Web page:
Washington Wizards: Why Nene Will Still Play An Important Role This Season


When the Washington Wizards decided to change their system this season, everyone was excited to finally see John Wall and Bradley Beal play in an up-tempo offense.

Wall, in particular, has never played with other players who are capable of thriving in transition and playing a fast-paced brand of basketball. Wall, who’s the fastest player in the NBA, was forced to play alongside veteran players who weren’t able to play as fast as the point guard would’ve liked.

Even in Randy Wittman‘s archaic offense, Wall still totaled up the most assists in the league and made the All-Star team for two consecutive seasons. He’s been regarded as a top-5 point guard, despite being held back by an old-school offense.

This season, we’ll get to see Wall and Bradley Beal — who’ll finally focus on shooting threes and getting to the basket instead of settling for long twos — play in a system that caters to their abilities.

While Washington’s core group of players was excited to continue a system they had success with in the NBA Playoffs, the big men had to adapt.

Drew Gooden was already a solid three point shooter, but in order for him to get consistent minutes, his output from the perimeter had to increase. Kris Humphries, a traditional bruising big man, suddenly found himself standing in the corner or trailing for three point shots.

If the big men want to get playing time, they have to find a way to space the floor.

Gooden and Humphries quickly adapted their games to the new style and will find a way to get minutes. Along with Jared Dudley, Washington finally has a group of bigs that are able to open the floor up for their star back court.

However, the Washington Wizards still have a few big men on their roster that will never develop an outside shot.

Marcin Gortat is the team’s starting center and will rarely find himself outside of 15 feet, so the change didn’t really affect him.

The newly dubbed Polish Gazelle played in an up-tempo system with the Phoenix Suns and has looked like an All-Star in the preseason. He’s one of the best rim-running big men in the league, so he’ll definitely benefit from the change as well.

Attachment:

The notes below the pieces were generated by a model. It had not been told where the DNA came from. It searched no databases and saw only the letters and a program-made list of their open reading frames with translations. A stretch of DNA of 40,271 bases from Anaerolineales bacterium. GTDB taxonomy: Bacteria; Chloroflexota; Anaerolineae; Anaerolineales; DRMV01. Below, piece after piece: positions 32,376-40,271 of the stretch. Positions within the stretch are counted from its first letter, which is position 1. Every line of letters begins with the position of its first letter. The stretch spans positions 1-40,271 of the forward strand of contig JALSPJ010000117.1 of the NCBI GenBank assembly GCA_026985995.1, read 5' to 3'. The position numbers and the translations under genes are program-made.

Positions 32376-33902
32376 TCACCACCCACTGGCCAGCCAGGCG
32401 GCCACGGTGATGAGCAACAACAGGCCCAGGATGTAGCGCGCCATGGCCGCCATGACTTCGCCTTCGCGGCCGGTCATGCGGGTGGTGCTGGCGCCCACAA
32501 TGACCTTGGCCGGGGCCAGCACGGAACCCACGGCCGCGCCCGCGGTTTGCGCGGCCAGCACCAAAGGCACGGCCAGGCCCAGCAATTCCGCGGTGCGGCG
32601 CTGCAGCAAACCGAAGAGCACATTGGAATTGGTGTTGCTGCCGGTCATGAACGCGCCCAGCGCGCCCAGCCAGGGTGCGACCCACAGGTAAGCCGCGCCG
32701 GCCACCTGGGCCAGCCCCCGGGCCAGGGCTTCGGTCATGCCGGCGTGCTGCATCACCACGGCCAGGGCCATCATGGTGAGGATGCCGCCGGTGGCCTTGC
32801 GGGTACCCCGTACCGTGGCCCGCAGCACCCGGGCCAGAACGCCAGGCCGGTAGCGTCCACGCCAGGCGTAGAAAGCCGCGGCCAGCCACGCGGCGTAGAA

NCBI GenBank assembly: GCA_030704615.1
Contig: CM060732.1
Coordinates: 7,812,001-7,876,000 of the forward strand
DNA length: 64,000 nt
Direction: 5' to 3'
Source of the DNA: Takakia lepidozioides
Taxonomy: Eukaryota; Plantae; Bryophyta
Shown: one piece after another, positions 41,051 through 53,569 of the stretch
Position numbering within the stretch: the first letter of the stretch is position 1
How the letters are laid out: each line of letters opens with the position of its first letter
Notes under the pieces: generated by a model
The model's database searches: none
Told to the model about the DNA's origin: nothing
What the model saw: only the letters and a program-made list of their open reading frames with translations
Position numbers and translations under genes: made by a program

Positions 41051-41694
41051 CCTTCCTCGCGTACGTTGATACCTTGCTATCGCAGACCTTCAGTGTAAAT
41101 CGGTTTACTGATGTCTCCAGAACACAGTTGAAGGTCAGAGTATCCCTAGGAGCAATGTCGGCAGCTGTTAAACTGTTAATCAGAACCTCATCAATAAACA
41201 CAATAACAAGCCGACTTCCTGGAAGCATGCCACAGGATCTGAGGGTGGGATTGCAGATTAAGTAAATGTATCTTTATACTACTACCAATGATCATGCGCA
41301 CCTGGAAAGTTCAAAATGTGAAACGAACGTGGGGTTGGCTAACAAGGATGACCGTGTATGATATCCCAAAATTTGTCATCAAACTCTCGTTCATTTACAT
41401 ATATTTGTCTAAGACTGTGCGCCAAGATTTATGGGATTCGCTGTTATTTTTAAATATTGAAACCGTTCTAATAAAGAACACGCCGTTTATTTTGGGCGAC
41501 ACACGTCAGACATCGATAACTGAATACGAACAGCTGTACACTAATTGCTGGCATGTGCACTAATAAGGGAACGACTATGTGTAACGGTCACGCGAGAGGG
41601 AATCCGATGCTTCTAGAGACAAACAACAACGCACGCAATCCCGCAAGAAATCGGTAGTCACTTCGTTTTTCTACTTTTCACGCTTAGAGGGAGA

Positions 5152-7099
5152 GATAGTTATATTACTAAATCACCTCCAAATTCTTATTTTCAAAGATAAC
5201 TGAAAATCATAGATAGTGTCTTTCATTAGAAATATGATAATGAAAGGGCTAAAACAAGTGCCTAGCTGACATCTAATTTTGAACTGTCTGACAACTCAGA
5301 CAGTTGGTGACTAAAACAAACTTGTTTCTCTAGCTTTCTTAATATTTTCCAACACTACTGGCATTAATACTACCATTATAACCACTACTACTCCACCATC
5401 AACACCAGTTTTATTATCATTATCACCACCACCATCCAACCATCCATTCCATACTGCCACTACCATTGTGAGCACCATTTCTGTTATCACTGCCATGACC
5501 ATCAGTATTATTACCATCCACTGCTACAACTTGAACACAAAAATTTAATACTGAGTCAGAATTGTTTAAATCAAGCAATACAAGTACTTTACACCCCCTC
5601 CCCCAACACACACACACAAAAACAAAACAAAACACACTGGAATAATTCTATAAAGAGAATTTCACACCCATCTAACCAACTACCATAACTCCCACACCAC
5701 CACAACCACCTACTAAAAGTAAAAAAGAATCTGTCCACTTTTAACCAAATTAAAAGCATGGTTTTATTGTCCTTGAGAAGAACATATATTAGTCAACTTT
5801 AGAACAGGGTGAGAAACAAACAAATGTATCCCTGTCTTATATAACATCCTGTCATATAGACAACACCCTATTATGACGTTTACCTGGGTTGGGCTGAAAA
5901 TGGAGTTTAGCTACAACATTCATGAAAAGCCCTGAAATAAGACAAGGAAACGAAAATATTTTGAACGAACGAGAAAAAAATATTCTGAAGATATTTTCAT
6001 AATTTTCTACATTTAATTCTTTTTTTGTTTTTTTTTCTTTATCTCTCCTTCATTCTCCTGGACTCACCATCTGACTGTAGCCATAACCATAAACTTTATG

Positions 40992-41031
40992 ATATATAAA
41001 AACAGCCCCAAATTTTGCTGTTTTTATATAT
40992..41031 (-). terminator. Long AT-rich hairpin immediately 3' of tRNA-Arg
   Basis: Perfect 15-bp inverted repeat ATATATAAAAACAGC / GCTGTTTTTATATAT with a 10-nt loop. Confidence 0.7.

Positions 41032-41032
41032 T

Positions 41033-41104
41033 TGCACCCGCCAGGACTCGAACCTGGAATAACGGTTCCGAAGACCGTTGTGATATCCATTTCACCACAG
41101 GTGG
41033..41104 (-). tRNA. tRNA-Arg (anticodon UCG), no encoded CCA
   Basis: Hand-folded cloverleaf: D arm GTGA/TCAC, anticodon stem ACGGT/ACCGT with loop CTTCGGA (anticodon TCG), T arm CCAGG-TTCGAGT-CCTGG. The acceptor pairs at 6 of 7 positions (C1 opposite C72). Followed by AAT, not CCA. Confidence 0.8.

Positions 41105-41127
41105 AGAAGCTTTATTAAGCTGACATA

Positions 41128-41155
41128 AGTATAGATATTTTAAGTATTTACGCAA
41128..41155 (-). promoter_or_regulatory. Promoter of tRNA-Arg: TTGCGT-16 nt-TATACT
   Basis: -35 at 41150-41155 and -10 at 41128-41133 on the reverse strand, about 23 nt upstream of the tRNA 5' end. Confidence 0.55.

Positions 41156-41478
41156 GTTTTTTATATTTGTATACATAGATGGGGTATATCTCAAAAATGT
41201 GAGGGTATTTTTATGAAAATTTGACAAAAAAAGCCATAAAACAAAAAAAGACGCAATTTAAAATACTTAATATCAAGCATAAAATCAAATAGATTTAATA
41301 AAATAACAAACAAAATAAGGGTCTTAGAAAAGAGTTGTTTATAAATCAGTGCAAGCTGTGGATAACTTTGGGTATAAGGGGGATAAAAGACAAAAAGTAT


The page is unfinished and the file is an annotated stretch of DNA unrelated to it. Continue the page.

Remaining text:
The other two bigs — Nene and DeJuan Blair — are kind of stuck in no-man’s land.

After a miserable first season in the nation’s capital, Blair dropped a significant amount of weight this summer and seemed determined to find a way to get playing time. He’s looked fantastic in preseason too. Blair is catching passes in traffic, finishing around the rim and rebounding well. Unfortunately, he’ll still have a tough time finding consistent minutes.

The Washington Wizards are going to want to have at least one “big man” out there that can space the floor. They’re going to play small, so Blair will rarely (if ever) see time at power forward.

At this point, I wouldn’t expect him to get playing time unless another rotation player gets hurt. So, that leads us to the oft-injured Nene…

Nene played in a fast-paced system under George Karl with the Denver Nuggets years ago, but…that was years ago. The Brazilian big man is no longer capable of playing 30+ minutes a night in that system. He’s dealt with numerous foot injuries, and quite frankly, he’s just not the player he used to be.

Wittman swapped Nene out of the starting lineup for Humphries, who’s better at doing the things that the Wizards need from their four man. Humphries can shoot from the perimeter, excels at running in transition and rebounds the ball. Nene is weak at all of the things Humphries is good at. Sadly for Nene, Washington’s change of play will benefit Humphries more than him.

Most people were quick to get frustrated with Nene last season and I was certainly one of them. It’s easy to put the blame on a single player for a loss — you still should’ve grabbed that board over Al Horford; I digress — but we often forget about the #PositivePixels that Nene brings to the table.

Nene is a declining player, but he’s still one of the best passing big men in the league. He’s still a threat in the post and he knows how to command attention. With Kevin Seraphin gone, Nene is the only player on the roster that forces defenses to collapse inside. Even at 33-years-old, Nene is still a force to be reckoned with when he gets it going — just ask Joakim Noah.

His role on the team will be reduced this season. Nene is no longer a starter and he’ll become the team’s primary backup center. Nene isn’t a fan of playing the position, but at this point in his career, he doesn’t really have a choice. If you can’t space the floor, you’re going to play center. It’s really that simple.

It might seem like a demotion (because, well, it is), but Nene is still going to be a key player for the Washington Wizards. He missed the final few preseason games and the second unit struggled at times. Ramon Sessions and Gary Neal are the only two players off the bench that could create offense. Nene will be the focal point of that group once he returns. He’s going to anchor the team on both ends of the floor.

The Washington Wizards were hoping that Alan Anderson would become their sixth man, but their sixth man was already on the roster. He’s no longer a starter nor the player he used to be, but Nene is still going to play a key role to the team’s success. If he embraces his new role, he could potentially contend for that Sixth Man award at the end of the season.

This probably isn’t what Nene envisioned when he came to training camp, but this change was inevitable. The change, though, is going to benefit the team. After all, how many teams have a player of his caliber waiting on the bench? Not many.

Next: 10 Predictions For The Wizards This Season

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